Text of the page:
What is Verbal Memory and Short Term Memory?

By Dr. Randy Kulman on Monday, October 19, 2015

Studentthinking
The term “Memory” is used in casual conversation to generally describe a person’s capacity to recall, but in psychological communication may have a far more specific meaning. Not only do terms such as “Short Term Verbal Memory,”  “Verbal Working Memory,” “Visual Spatial Memory,”  “Visual Spatial Working Memory” and ”Long Term Memory” all have different (though sometimes overlapping) meanings, they also tend to activate varying locations in our brains. So a parent who describes their child as having a “great memory” because they can recall every ride they went on at Disney World 2 years ago (Long Term Memory) , but is frustrated by their child’s lack of effort because he cannot seem to remember  a 2 step direction  (Verbal Working Memory) may be looking at 2 very different types of memory using 2 distinct portions of the brain.

Verbal memory involves recall  for words, verbal items or language-based memory. Verbal memory is often considered to be a type of short term memory which reflects the ability to hold information as “active” or available in one’s mind for a brief amount of time.  Short term verbal memory  (STVM) involves three components: capacity, duration, and encoding.  Capacity refers to the amount of information a person can hold in their STVM; a typical rule of thumb is 7 items, +/- 2.  This is known as Miller’s Magic Number, and was proposed in 1956 when it was found that the average adult could store between 5 to 9 items in his or her STM.  Duration refers to the amount of time that a person can retain the information in their STVM.  Generally, STVM is thought to last between 15 to 30 seconds.  Interruptions and delays typically disrupt the content in a person’s STVM and cause them to loose the information.  Encoding is a technique that is used to retain STVM, and may include mental or verbal rehearsal and repetition of the items.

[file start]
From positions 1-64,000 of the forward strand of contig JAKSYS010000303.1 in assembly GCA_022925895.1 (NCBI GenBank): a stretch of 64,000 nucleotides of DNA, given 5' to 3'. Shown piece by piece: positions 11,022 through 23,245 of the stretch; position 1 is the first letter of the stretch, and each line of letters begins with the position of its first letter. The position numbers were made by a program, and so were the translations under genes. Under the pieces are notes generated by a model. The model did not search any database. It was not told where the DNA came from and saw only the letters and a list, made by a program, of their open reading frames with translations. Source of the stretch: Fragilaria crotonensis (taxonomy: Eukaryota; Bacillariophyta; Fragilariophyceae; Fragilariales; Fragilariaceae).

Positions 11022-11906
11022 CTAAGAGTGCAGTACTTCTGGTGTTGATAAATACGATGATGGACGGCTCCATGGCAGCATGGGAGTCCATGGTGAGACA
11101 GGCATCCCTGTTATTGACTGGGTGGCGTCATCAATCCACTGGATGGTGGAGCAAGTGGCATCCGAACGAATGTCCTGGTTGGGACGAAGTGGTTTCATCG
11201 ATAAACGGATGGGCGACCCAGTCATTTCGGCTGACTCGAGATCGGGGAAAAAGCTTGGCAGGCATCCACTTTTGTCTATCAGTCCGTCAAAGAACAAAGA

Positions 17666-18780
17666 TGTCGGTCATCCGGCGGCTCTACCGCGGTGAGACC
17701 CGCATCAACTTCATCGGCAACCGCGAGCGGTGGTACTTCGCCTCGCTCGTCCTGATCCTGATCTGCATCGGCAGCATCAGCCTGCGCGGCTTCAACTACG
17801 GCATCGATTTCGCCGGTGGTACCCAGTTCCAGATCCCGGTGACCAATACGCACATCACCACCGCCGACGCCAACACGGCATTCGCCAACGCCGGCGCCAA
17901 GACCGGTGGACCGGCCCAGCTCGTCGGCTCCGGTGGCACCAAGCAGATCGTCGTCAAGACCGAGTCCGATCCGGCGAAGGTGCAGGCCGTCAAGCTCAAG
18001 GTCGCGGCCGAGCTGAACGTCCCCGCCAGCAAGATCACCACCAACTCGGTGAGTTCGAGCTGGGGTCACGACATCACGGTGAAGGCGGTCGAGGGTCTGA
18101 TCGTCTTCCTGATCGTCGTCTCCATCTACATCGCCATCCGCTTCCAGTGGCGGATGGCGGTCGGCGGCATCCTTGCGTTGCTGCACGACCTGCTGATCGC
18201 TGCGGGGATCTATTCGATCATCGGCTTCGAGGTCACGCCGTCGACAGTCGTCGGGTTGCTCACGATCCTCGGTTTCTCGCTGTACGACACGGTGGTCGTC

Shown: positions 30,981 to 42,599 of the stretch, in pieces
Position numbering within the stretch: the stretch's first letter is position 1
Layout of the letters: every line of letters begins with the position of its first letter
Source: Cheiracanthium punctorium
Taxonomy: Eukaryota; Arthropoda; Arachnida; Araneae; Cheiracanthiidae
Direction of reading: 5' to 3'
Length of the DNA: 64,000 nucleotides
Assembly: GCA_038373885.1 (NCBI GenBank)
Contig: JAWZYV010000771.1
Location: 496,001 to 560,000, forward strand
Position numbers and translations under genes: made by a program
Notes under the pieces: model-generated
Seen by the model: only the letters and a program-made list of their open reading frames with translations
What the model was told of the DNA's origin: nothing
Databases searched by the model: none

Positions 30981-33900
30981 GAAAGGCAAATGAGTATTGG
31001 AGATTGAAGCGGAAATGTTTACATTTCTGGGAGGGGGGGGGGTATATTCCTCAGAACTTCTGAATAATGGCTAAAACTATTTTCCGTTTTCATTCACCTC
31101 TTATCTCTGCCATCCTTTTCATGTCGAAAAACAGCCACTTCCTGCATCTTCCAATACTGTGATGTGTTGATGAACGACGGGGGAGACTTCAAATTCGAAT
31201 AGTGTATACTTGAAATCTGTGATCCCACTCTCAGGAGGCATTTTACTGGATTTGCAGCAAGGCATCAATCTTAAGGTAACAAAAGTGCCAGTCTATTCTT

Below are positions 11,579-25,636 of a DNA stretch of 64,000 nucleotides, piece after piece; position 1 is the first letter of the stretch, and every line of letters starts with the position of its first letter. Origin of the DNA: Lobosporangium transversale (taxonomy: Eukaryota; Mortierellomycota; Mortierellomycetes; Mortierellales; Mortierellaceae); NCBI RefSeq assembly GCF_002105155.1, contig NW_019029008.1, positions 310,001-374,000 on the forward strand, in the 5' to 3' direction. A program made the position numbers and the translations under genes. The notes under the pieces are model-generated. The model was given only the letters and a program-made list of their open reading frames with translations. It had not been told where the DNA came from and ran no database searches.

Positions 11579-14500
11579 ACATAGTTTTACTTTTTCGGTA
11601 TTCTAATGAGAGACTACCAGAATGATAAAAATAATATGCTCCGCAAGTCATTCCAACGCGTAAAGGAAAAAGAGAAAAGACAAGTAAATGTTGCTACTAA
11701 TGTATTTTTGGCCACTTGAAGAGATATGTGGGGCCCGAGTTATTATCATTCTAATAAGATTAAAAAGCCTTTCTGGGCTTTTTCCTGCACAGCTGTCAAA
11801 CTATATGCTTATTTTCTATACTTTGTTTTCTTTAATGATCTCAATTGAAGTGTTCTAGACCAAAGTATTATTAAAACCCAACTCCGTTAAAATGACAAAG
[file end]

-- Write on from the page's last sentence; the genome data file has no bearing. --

STM is also closely related to Working Memory, where an individual not only needs to recall what they have just heard or read, but transform, manipulate or “work” on that  activity.  A child with STVM deficits may struggle in in school and may have trouble learning or recalling simple skills. It is important for parents and teachers to remember that STM difficulties are not directly linked to general intelligence.

Testing to examine STVM includes simple memory tasks such as the Forward Digit Span tests of the WISC-V and the WAIS-IV.  The AWMA measures verbal short tem memory as does the Wraml-2 Word list subtest.

 

For More Information On Short Term Memory, Look at The Links Provided Below:

Where are memories stored in the brain? Interesting article that helps to recognize how many types of memory are stored differently in the brain.

http://www.friendshipcircle.org/blog/2013/03/21/11-ways-to-strengthen-memory-in-a-child-with-special-needs/

http://www.readingrockets.org/article/10-strategies-enhance-students-memory

http://www.ncbi.nlm.nih.gov/pmc/articles/PMC2657600/pdf/nihms84208.pdf